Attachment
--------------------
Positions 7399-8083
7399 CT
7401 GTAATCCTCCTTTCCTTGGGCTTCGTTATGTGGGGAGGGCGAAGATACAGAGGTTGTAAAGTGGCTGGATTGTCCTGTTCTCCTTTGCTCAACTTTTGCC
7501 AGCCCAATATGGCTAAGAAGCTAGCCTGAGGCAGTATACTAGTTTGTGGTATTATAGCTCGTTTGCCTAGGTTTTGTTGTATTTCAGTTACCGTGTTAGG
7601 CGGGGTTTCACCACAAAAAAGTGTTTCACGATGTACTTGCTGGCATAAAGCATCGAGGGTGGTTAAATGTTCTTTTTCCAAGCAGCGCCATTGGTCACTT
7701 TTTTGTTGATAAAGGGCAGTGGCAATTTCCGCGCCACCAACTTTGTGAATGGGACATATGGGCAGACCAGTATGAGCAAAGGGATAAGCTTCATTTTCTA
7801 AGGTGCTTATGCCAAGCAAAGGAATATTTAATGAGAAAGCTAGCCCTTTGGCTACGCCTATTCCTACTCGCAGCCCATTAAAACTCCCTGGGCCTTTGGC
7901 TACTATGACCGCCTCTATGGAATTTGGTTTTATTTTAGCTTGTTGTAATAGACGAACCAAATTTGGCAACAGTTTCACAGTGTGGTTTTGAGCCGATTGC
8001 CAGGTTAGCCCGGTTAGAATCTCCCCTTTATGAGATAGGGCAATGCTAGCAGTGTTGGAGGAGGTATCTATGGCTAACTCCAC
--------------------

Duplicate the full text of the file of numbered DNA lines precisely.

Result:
Positions 7399-8083
7399 CT
7401 GTAATCCTCCTTTCCTTGGGCTTCGTTATGTGGGGAGGGCGAAGATACAGAGGTTGTAAAGTGGCTGGATTGTCCTGTTCTCCTTTGCTCAACTTTTGCC
7501 AGCCCAATATGGCTAAGAAGCTAGCCTGAGGCAGTATACTAGTTTGTGGTATTATAGCTCGTTTGCCTAGGTTTTGTTGTATTTCAGTTACCGTGTTAGG
7601 CGGGGTTTCACCACAAAAAAGTGTTTCACGATGTACTTGCTGGCATAAAGCATCGAGGGTGGTTAAATGTTCTTTTTCCAAGCAGCGCCATTGGTCACTT
7701 TTTTGTTGATAAAGGGCAGTGGCAATTTCCGCGCCACCAACTTTGTGAATGGGACATATGGGCAGACCAGTATGAGCAAAGGGATAAGCTTCATTTTCTA
7801 AGGTGCTTATGCCAAGCAAAGGAATATTTAATGAGAAAGCTAGCCCTTTGGCTACGCCTATTCCTACTCGCAGCCCATTAAAACTCCCTGGGCCTTTGGC
7901 TACTATGACCGCCTCTATGGAATTTGGTTTTATTTTAGCTTGTTGTAATAGACGAACCAAATTTGGCAACAGTTTCACAGTGTGGTTTTGAGCCGATTGC
8001 CAGGTTAGCCCGGTTAGAATCTCCCCTTTATGAGATAGGGCAATGCTAGCAGTGTTGGAGGAGGTATCTATGGCTAACTCCAC